Protein from lean meat, such as pork, is high in nutrient density and low in energy density. And pork tenderloin is just as lean as a skinless chicken breast, the NPB relays. Seven of the most common pork products — pork tenderloin, pork boneless top-loin chop, ground pork, pork boneless top-loin roast, pork bone-in center-loin chop, pork bone-in rib chop, and pork bone-in sirloin roast — have, on average, 16 percent less fat and 27 percent less saturated fat than 20 years ago, thanks to the efforts in feeding and management practices by pork producers.
Although there is limited research on the specific effects of protein intake on diabetes health outcomes, one body of research suggests protein intake may offer beneficial effects for people with type-2 diabetes. This includes improved glycemic regulations; lower blood glucose levels after meals while following a higher-protein diet; reduced post-meal glucose and overnight fasting glucose concentrations when on a higher-protein, lower-carbohydrate diet; decrease in body weight, fasting glucose and insulin concentrations, and reduced low-density lipoprotein cholesterol while consuming a higher-protein, reduced-calorie diet.
The National Chicken Council reports protein is particularly key to the diet of younger people because the body uses it to create new cells and maintain or repair existing cells. The body also uses protein to produce enzymes, which help catalyze processes such as digestion, metabolism and storage of fat.
Chicken contains the eight essential amino acids and a relatively low amount of fat. Fat in chicken is primarily unsaturated, which protects against heart disease. Chicken breast without the skin has less fat than sirloin steak, pot roast, 80 or 90 percent lean hamburger, pork chops or ham, NCC relays.
The federal government’s 2010 Dietary Guidelines for Americans encourage consumers to eat protein that is low in saturated fat. A serving of 100 grams (about 3 oz.) of cooked skinless, boneless breast has only one gram of saturated fat and less than four grams of total fat. One-hundred grams of skinless, boneless breast has 31 grams of protein — more than half the recommended daily allowance of 46 grams of protein for an adult female.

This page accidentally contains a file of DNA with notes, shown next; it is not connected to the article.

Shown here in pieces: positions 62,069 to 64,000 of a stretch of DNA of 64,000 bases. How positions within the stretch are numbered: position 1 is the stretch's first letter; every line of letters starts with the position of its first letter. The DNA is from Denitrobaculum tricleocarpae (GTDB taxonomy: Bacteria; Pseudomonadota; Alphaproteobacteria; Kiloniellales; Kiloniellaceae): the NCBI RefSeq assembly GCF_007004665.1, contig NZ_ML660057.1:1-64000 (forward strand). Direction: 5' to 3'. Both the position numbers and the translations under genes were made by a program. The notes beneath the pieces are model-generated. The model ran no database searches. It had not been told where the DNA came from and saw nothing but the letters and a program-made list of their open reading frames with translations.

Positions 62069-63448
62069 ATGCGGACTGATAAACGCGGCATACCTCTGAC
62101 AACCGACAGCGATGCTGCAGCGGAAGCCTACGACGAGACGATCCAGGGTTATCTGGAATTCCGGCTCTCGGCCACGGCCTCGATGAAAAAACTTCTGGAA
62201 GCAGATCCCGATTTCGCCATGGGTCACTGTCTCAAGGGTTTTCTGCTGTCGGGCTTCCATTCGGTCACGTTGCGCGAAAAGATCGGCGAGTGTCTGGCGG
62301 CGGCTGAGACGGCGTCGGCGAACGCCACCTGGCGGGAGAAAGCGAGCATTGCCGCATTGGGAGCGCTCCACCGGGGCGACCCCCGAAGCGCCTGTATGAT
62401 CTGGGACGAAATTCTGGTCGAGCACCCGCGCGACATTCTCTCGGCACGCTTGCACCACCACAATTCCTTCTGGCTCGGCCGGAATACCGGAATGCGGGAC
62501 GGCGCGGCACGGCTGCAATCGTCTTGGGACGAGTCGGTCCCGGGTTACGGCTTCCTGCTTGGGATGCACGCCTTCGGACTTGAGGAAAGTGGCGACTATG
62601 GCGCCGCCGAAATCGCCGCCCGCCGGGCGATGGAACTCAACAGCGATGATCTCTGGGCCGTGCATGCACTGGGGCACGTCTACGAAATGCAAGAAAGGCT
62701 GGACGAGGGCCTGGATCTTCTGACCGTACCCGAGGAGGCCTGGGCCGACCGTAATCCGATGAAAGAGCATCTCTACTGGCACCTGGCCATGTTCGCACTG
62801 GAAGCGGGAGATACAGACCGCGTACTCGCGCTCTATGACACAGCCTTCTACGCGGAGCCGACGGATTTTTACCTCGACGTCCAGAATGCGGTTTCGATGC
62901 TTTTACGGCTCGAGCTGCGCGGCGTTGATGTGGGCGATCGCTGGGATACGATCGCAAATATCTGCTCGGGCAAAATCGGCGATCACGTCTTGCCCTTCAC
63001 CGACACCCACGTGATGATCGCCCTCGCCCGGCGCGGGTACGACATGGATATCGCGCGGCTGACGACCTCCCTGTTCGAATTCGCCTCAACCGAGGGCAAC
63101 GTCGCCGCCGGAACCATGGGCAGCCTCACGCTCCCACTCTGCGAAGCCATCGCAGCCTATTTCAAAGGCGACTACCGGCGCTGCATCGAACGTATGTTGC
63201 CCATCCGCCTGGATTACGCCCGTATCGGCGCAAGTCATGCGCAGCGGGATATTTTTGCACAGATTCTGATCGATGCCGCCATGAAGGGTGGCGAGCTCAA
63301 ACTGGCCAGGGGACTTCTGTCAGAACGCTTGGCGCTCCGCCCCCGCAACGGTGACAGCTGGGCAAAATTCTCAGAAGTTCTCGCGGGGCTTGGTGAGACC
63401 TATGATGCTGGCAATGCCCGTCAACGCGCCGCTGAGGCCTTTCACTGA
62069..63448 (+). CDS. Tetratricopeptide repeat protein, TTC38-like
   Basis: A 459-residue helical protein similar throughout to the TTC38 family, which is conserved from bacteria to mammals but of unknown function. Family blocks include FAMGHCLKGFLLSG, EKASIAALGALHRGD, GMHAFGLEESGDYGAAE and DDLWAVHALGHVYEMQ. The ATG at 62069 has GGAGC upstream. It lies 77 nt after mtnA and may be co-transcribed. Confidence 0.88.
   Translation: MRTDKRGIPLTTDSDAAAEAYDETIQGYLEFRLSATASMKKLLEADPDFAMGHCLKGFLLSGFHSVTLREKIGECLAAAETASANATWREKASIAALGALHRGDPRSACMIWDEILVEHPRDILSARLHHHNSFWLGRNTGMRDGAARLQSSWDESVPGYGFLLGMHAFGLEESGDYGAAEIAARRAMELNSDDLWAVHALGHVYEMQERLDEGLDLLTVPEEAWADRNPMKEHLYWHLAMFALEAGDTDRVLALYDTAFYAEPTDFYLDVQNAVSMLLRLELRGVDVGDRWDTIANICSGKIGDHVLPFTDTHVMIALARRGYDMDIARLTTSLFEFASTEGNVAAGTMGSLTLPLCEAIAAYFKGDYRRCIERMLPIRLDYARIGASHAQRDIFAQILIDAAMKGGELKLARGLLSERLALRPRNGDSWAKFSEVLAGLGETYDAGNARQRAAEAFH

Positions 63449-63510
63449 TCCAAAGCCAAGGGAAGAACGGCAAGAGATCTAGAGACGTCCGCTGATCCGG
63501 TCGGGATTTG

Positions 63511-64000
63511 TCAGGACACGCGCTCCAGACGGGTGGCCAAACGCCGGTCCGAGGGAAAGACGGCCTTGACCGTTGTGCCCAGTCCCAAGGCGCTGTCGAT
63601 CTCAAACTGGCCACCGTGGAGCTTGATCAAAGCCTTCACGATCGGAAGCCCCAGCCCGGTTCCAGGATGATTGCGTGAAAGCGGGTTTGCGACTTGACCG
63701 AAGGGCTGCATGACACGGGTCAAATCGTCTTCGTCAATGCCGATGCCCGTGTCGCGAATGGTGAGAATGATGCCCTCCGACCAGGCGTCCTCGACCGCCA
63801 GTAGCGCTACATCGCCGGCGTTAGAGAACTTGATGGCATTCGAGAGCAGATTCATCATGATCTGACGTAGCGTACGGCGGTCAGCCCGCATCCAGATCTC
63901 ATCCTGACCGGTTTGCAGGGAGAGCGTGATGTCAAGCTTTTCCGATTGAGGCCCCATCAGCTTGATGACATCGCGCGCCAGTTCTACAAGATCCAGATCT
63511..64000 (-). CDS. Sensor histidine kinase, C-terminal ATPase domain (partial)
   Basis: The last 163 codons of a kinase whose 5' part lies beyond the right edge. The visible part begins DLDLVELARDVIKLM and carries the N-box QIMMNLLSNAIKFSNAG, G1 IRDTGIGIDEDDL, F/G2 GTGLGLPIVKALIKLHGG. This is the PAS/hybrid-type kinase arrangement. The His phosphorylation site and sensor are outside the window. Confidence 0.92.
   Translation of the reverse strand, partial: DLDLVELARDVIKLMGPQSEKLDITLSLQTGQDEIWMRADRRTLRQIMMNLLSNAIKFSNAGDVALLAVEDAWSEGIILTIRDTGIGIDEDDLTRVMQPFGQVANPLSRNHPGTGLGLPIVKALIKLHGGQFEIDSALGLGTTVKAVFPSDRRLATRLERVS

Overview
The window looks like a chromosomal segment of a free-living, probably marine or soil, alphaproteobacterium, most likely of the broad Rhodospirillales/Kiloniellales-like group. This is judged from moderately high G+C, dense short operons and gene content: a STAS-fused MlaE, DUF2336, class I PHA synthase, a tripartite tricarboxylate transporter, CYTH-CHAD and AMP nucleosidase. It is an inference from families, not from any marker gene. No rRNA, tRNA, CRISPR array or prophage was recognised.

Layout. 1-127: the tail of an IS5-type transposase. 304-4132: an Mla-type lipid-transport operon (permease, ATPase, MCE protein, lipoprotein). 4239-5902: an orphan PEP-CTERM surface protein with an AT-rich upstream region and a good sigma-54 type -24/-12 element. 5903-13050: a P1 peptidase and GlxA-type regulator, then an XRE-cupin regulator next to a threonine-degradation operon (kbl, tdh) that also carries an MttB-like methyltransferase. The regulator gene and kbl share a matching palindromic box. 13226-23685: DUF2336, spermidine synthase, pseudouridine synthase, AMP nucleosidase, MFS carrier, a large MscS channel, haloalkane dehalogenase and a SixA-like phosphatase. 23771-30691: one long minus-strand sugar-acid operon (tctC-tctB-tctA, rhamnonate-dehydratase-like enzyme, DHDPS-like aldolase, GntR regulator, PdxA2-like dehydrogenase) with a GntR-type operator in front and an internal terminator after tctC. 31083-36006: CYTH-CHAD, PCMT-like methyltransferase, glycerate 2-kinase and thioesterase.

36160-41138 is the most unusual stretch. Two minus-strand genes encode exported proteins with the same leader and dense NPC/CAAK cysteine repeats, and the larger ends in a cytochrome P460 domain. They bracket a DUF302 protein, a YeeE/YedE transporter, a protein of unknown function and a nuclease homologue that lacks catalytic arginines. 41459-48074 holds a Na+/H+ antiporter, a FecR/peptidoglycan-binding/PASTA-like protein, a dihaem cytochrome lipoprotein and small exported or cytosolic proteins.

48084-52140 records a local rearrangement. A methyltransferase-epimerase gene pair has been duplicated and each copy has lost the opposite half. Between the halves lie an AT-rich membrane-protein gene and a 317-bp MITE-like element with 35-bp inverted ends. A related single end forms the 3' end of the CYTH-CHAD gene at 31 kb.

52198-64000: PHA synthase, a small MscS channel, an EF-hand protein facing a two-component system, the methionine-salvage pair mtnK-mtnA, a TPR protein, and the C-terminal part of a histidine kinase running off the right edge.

Chicken is naturally low in sodium. Skinless, boneless chicken has only 74 mg of sodium per 3.5-oz. (100-g) portion. One single, 3-oz. serving of chicken (an amount about the size of a deck of cards) provides more than half the protein recommended under the US government’s Dietary Guidelines for Americans 2010 for a typical day.
Chicken is also a good source of niacin (vitamin B3), which aids in metabolism; vitamin B6, important to immune system and blood-sugar level maintenance; biotin (vitamin B7), which helps cell growth; and vitamin B12, which is involved in nerve cell and red blood cell maintenance. Chicken also contains iron (oxygen transport and cell growth) and zinc (immune system functioning and DNA synthesis).
The guidelines recommend that a person consuming 2,000 calories per day should eat no more than 20 grams of saturated fat. Since skinless chicken breast has only one gram of saturated fat per 100-g (3.5-oz.) serving, chicken helps keep consumption of saturated fat to a minimum, NCC points out.
Dark meat features a little higher fat content than white meat and contains more connective tissue. But dark meat holds up to the heat of outdoor grilling because some of the fat and collagen melts during the cooking process and keeps the meat moist.
The highest-fat portion of the chicken is the skin, with 41 g of fat (and 454 calories) per 100 g. However, only a small portion of skin is normally consumed except in dishes, such as wings; removing skin eliminates those calories. The skin can be left on during cooking without adding calories to the meat. One whole chicken will have a fat pad near the opening to the cavity, which can be removed if desired. Otherwise, fat in the chicken is primarily in the meat itself (especially dark meat); attached to the underside of the skin; or located between the skin and the muscle.
The National Turkey Federation (NTF) has a nutritional comparison chart titled Turkey Nutrition Facts posted on its web site (www.eatturkey.com), which shows the many merits of consuming turkey and how like amounts of turkey stack-up against competitive animal proteins.
The NTF declares turkey is healthier than any other protein source. It features less fat, calories and sodium per serving than beef, veal, pork and lamb. One 3-oz. serving of boneless, skinless turkey breast contains 26 g of protein, 1 g of fat and 0 g of saturated fat. That's 8 percent more protein than the same size serving of boneless skinless chicken breast or trimmed top loin beefsteak, the group points out.
Equally important, meat and poultry tastes great and can be used in a wide range of recipes for any daypart. So, as those who work in the industry have known for a long time, there are many reasons to celebrate the importance of these proteins in one’s diet. Why not finally formalize such a celebration in 2013?